Meet the Don King of offseason in Aspen
I can tell it’s offseason by what the local papers consider to be front page news lately. If you’ve been paying attention, you’d have noticed that things are a little slow.
It’s possible that offseason may be the only thing about Aspen that hasn’t changed for the worse over the years; it’s just as slow now as it was when there were dirt roads downtown and no stoplights. This is a good thing in most ways, unless you’re stuck here and your brain is beginning to resemble the stuff that’s being exposed by the melting snow.
Personally, this year I couldn’t afford to go somewhere where I could lay in the sun and jump in the water … I’m talking about gas money to get me to the Glenwood pool. That’s OK; I doubt if you can either. So here I am trying to fight off the old ennui.
While laying around ruminating and enjoying our latest spring blizzard, I reflected back to many years ago when I was a starter for the town downhill. I got the gig through a neighbor buddy. I had no background in racing so I really wasn’t qualified, but for some reason back then the downhill was run by different people than ran the rest of the town race series and I got offered the job. D.R.C. Brown was head ski company dude and we didn’t know how good we had it. If memory serves, for every day I worked the race I got a lift ticket for that day, a bag lunch and three more tickets. I think the event took up three days so it actually paid for my weekend skiing for more than a month. I took the job, qualified or not.
They’re still racing up on the mountain all these years later, because Aspen’s still a jock town. In summer there’s something for just about everyone too, but at this time of year, escape is the sport of choice and if you’re not somewhere else you’re pretty much screwed.
Something should be done and I’m feeling kind of civic-minded, so here’s my plan: a town cagefighting league. I think it’ll be just the thing to shake off the winter blahs. People who are still here are pissed off anyway, so it seems to me that cagefighting would be a pleasant, socially acceptable way to vent.
Woody Creek gentleman rancher and famous philanthropist George Stranahan has graciously consented to be cagefighting commissioner, so we’ll have plenty of credibility from the get-go. I’m willing to carve enough time out of my busy schedule to act as CFO. Entry fees and ticket proceeds will go directly to me. Checks can be made out to moi and left at the front office of this paper, the sooner the better.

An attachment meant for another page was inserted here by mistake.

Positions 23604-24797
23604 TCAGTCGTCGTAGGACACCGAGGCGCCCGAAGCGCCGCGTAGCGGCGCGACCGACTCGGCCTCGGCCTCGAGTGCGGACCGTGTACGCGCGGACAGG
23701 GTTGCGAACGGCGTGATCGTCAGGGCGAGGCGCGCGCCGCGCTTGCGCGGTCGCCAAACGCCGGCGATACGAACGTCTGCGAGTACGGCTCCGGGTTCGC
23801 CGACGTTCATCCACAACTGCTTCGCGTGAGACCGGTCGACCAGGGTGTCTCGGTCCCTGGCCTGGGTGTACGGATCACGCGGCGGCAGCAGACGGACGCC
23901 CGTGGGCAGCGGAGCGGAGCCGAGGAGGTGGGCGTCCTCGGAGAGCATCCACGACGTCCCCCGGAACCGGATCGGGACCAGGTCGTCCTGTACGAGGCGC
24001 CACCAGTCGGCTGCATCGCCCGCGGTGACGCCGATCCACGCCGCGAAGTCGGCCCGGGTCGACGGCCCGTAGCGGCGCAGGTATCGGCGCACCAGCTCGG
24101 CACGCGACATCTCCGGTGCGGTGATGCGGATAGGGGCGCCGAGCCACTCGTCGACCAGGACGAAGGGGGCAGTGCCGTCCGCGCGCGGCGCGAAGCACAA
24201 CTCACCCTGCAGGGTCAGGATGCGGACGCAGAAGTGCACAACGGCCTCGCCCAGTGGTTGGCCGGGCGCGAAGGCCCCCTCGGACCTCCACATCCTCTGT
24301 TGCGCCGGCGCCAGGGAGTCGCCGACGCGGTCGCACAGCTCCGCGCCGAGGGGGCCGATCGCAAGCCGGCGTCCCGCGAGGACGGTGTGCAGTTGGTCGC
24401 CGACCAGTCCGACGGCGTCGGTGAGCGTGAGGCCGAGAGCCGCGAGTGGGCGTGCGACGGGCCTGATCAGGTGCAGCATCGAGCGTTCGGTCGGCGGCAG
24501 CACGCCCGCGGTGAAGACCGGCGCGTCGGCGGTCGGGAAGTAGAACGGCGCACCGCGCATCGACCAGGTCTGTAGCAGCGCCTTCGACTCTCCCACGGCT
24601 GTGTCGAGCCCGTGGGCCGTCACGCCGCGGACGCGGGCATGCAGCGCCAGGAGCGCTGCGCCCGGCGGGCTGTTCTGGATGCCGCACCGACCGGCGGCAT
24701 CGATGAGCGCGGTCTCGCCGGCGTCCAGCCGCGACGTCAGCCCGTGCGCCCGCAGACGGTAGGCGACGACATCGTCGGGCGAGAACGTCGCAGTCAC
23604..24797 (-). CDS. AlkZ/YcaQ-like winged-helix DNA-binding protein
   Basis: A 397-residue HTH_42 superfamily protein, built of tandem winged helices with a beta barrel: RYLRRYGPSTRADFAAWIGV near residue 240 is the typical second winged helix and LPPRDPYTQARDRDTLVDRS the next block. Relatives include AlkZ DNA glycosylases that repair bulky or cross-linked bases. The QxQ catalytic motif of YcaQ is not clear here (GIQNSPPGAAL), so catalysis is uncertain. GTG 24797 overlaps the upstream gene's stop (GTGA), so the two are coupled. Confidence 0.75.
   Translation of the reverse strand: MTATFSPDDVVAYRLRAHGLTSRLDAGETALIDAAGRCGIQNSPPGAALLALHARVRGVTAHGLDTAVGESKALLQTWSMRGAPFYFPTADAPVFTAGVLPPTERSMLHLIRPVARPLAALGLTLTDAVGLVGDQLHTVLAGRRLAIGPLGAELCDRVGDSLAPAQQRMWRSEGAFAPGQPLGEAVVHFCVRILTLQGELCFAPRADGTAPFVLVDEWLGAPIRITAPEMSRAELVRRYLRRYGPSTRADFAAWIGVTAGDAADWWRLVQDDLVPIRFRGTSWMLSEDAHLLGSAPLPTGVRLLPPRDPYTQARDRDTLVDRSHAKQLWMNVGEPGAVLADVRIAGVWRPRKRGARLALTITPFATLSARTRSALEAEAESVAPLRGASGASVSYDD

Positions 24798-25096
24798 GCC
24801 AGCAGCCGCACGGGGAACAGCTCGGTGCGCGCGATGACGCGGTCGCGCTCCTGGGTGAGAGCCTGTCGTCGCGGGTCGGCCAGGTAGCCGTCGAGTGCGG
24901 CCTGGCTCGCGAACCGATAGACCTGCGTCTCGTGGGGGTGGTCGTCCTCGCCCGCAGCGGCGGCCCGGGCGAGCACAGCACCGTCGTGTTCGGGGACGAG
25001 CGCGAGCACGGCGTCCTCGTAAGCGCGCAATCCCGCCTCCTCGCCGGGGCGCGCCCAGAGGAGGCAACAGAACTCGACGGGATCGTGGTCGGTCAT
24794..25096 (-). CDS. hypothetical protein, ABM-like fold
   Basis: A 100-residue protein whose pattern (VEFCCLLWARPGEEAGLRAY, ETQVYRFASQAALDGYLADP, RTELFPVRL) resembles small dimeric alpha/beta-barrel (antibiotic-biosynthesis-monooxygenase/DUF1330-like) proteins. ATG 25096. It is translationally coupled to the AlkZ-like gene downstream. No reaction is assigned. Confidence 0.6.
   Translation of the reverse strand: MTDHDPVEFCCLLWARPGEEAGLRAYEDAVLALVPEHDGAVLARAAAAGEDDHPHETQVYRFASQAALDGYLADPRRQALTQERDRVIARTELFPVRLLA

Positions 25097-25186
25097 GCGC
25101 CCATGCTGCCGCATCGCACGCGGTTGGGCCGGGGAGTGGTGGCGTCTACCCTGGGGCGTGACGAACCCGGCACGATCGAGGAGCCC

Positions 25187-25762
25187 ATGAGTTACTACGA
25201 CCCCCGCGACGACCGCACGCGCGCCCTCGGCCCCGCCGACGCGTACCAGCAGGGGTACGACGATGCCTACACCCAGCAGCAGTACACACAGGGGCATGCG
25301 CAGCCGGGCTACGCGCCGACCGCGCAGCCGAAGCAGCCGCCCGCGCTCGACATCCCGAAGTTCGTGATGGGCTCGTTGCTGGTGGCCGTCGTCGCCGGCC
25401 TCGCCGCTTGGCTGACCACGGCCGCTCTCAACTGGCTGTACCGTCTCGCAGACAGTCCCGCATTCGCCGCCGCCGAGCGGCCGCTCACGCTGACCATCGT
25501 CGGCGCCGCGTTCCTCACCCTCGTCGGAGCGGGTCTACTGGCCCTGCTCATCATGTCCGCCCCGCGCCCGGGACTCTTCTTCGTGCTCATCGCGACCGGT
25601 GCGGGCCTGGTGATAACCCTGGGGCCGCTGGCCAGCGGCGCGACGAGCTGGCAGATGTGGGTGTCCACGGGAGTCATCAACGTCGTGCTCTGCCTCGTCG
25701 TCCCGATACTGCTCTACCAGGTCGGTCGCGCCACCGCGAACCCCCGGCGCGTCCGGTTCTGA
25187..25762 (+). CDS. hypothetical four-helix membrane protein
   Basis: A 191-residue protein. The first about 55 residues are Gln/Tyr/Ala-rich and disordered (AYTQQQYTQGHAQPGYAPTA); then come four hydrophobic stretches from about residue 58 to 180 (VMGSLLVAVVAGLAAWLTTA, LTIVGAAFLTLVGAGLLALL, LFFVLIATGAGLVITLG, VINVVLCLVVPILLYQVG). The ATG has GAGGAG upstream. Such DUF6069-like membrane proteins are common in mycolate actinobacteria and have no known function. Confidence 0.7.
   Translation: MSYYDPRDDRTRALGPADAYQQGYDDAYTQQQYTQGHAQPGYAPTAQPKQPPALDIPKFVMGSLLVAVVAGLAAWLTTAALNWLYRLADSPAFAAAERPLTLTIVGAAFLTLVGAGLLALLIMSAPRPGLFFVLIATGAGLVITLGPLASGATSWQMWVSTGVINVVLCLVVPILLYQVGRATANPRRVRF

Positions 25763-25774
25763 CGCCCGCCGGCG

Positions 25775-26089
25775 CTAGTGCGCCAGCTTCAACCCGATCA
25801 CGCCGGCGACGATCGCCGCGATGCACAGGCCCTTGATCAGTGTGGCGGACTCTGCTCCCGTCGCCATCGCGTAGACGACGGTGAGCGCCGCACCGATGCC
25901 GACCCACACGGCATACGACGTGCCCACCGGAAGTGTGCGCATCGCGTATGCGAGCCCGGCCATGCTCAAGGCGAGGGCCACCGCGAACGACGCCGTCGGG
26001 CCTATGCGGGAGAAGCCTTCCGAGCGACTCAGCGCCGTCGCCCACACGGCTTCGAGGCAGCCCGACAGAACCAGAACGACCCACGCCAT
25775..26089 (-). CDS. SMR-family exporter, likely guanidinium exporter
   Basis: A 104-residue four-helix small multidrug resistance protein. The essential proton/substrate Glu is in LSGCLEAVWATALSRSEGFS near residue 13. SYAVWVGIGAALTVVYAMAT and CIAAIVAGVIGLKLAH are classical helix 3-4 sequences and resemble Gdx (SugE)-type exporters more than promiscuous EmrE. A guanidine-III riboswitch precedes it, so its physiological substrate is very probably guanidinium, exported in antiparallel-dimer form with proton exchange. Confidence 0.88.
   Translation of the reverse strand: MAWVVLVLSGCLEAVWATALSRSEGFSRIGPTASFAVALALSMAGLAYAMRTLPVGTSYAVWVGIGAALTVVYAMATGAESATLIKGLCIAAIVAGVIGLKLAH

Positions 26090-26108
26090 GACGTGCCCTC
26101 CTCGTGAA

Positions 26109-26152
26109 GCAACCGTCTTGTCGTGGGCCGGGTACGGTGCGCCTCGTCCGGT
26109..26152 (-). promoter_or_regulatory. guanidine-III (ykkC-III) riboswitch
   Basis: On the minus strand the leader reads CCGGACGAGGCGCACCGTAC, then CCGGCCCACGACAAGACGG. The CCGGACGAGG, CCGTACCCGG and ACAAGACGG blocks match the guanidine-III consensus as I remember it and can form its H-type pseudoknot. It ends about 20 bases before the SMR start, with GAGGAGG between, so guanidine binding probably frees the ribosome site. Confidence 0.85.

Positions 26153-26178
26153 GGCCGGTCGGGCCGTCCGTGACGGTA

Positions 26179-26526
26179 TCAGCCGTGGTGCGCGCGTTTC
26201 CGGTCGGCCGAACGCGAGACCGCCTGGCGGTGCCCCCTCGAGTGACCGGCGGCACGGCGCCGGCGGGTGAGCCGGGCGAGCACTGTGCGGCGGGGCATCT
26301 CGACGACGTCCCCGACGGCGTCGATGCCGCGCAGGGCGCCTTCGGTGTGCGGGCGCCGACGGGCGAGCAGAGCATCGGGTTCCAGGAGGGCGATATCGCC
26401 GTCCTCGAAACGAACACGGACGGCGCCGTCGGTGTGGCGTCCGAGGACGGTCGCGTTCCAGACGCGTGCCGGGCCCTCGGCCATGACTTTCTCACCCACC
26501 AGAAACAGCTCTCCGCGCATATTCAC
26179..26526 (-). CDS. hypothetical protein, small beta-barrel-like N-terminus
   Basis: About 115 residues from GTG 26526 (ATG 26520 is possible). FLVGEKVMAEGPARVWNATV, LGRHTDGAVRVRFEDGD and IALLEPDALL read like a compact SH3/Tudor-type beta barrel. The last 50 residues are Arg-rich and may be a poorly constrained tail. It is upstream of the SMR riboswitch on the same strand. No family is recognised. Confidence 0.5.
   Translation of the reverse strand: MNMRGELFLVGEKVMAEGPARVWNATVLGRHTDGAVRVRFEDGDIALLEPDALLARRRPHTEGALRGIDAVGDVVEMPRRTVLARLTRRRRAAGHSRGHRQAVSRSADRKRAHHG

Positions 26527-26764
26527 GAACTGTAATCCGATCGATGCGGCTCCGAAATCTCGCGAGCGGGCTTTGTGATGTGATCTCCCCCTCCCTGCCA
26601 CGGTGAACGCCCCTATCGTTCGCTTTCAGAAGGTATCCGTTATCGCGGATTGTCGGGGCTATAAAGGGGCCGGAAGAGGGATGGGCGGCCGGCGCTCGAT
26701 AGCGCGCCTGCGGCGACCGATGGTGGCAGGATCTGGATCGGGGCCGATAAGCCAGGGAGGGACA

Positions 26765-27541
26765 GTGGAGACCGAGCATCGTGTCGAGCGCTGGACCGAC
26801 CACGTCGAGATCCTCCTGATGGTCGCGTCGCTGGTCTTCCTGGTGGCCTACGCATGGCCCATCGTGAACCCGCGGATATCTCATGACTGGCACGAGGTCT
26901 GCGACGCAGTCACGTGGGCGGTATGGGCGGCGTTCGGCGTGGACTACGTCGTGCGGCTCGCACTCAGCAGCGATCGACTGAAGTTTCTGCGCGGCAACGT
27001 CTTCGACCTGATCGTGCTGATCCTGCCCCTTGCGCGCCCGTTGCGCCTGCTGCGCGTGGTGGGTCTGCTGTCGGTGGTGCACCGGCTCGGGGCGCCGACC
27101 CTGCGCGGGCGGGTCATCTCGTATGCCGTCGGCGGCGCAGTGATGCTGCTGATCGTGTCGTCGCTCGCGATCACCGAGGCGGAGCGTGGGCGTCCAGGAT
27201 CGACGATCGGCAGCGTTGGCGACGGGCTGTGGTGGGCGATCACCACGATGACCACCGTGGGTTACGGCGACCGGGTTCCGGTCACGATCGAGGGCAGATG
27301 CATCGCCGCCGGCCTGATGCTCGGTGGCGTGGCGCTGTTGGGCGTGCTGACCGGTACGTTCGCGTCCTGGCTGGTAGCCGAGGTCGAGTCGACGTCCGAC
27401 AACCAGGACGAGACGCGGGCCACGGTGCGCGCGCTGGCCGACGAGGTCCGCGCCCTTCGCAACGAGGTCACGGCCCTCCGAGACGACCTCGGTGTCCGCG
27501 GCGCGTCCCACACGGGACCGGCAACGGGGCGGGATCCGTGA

I’m thinking the venerable Wheeler Opera House would be a perfect venue, way out-classing those usual cagefighting dumps with its Victorian elegance and intimacy. Since we’re more or less a public service, I expect the usual fees will be waved by the city. I think an office for the CFO in the Red Brick would be nice too.
Considering the dearth of options for entertainment this time of year, I don’t believe there’ll be a problem packing the house, but I’m thinking theme nights would be a good way to stir up enthusiasm.
We could have a bicyclist vs. motorist night. This would obviously be an extremely violent and bloody event and probably not for the younger crowd. Opponents could be drawn at random or we could set up grudge matches. Then we could have a landlord vs. tenant evening of mayhem. Aspen landlords could raise rents and serve eviction papers just before fight time, while tenants could be shown live videos of their belongings being thrown out onto the street. This should result in a lot of excitement all the way around. Of course lawyers and realtors who are landlords would get top billing and I expect brisk sales of souvenir videos showing them getting their comeuppance. A city council/county commissioners vs. developers card could clear the air around here a bit, and maybe save taxpayers a few bucks on referendums. I wouldn’t mind at all if some of those savings were kicked back to you know who. Then we could have a Red Mountain vs. Starwood evening, with Leona Helmsley-type matrons screeching away to establish some sort of pecking order and the ultimate superiority of one tony enclave over the other.
Finally, what I think would be our most popular event, a “realtors vs. the rest of the valley” night. I’m pretty sure that just about everyone over the age of 5 would want a piece of this one. Due to the extreme volume of paperwork involved, entry fees and the price of tickets will have to be doubled.
So there you have it, offseason won’t have to be a visit to the doldrums anymore. If none of these specialty nights are exactly your cup of tea don’t worry, we can tailor one to suit just you. How about an “extended stay houseguest” night?
Stay tuned for my new Don King haircut.
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